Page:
Allowing DACA’s termination would undermine the extraordinary measures being applied by states, universities, hospitals and private institutions across the nation to address the critical shortage of health care workers. New YorkConnecticut and California, for example, have issued orders allowing the authorization of professionals with out-of-state licenses to practice; California and New York have asked retirees to return to service; and New York has authorizedgraduates of foreign medical schools with at least one year of graduate medical education to provide patient care in hospitals.
Medical schools in New York and Massachusetts are accelerating the graduation of medical students to speed more doctors to the front lines of the pandemic. Field hospitals have been set up in Central Park and the Javits Center in New York and in the Yale University gymnasium, among other sites. Naval ships have arrived in New York, the pandemic’s epicenter, and Los Angeles to further increase health care capacity. All of those places need to be staffed. At the federal level, the administration is actively seeking medical professionals from abroad to help with Covid-19 treatment.
But hospitals and communities have already invested in the training and education of DACA health care workers — investments that would be lost if the Supreme Court eliminates their ability to work in the United States. These providers cannot be quickly replaced upon the announcement of an affirmative Supreme Court decision — it takes over a decade to fully train a new physician and years to train nurses and other critically needed health care workers.
Moreover, it is not just the DACA health care workers who are contributing to our fight against the coronavirus. More than 150,000 other DACA recipients work in other industries that we depend on right now, including grocery stores, drugstores, transportation and warehousing, manufacturing, and custodial and food service. Our doctors and nurses rely on scientists and pharmacists to develop and administer testing and treatment for Covid-19. Many of those essential workers are DACA recipients, too.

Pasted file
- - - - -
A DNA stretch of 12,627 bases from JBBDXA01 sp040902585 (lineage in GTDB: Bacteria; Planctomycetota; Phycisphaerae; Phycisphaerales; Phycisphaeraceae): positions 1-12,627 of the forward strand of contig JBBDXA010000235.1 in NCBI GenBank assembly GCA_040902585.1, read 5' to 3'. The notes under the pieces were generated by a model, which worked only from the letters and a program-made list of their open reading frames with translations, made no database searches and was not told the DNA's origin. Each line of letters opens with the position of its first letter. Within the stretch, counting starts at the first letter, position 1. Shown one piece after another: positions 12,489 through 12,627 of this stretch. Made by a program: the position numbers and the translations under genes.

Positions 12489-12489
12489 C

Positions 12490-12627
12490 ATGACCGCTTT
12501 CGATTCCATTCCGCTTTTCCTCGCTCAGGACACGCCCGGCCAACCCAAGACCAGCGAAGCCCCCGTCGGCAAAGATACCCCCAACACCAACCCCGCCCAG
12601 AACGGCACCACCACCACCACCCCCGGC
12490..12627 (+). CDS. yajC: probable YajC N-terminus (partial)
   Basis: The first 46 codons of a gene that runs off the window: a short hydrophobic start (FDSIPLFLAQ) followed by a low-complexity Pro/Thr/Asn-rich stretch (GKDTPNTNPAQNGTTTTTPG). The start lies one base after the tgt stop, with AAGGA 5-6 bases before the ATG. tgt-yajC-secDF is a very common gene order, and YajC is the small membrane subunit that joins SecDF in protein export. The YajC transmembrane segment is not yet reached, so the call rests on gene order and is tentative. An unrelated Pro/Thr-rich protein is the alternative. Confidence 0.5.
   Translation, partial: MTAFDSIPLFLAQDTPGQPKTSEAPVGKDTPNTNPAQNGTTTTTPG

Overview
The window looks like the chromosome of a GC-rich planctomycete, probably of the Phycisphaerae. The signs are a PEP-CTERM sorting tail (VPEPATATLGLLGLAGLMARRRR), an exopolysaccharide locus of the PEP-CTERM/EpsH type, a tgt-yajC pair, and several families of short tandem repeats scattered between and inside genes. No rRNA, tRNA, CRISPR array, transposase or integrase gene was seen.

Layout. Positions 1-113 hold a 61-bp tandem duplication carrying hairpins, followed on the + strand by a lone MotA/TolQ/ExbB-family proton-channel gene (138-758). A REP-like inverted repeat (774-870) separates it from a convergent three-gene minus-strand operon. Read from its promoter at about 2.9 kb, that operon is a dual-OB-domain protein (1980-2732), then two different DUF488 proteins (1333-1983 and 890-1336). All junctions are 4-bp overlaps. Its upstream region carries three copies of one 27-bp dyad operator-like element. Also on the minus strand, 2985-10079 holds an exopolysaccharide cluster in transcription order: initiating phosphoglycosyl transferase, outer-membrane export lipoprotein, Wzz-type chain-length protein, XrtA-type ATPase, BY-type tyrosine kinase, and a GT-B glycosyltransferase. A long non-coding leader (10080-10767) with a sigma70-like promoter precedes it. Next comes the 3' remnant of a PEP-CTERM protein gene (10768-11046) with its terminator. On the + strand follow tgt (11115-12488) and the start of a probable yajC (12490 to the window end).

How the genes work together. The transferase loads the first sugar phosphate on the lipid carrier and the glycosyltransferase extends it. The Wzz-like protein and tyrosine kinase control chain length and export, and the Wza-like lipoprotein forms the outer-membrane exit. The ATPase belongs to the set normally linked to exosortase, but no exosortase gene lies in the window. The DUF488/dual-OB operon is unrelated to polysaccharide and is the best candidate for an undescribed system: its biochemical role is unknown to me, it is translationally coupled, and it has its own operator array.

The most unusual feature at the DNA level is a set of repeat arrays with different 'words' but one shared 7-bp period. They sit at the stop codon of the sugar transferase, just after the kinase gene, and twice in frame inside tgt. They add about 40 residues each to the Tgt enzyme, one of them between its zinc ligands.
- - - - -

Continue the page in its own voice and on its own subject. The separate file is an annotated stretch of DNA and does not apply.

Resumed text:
brief recently filed with the Supreme Court by lawyers representing DACA recipients asks the court to take account of the current crisis as it weighs their fate. The brief correctly asserts the enormity of the need for health care professionals in this crisis and that the Trump administration did not adequately consider the interests of “employers, civil society, state and local governments, and communities across the country,” among many others, when it made the decision to end the program.
Nor would a temporary fix be acceptable. Our workers cannot be asked to serve in this crisis for now, only to be deported later. That would be inhumane and shortsighted. Just as we rely on these essential workers today, we will rely on them and be grateful for them tomorrow.
If the Supreme Court allows the termination of DACA during this pandemic, the work of our hospitals will suffer a critical blow at exactly the moment when we can least afford it. At a time when the importance — and scarcity — of our medical resources has never been clearer, neither our institutions nor the nation can afford a disruption to the health care work force. We desperately need all hands on deck for this fight.
Bill Aseltyne is senior vice president and general counsel of Yale New Haven Hospital and Yale New Haven Health System. Beth Essig is executive vice president and general counsel, Mount Sinai Health System. Debra L. Zumwalt is general counsel of Stanford University, including Stanford Medicine. Abbe R. Gluck is a professor of law and faculty director of the Solomon Center for Health Law and Policy at Yale Law School.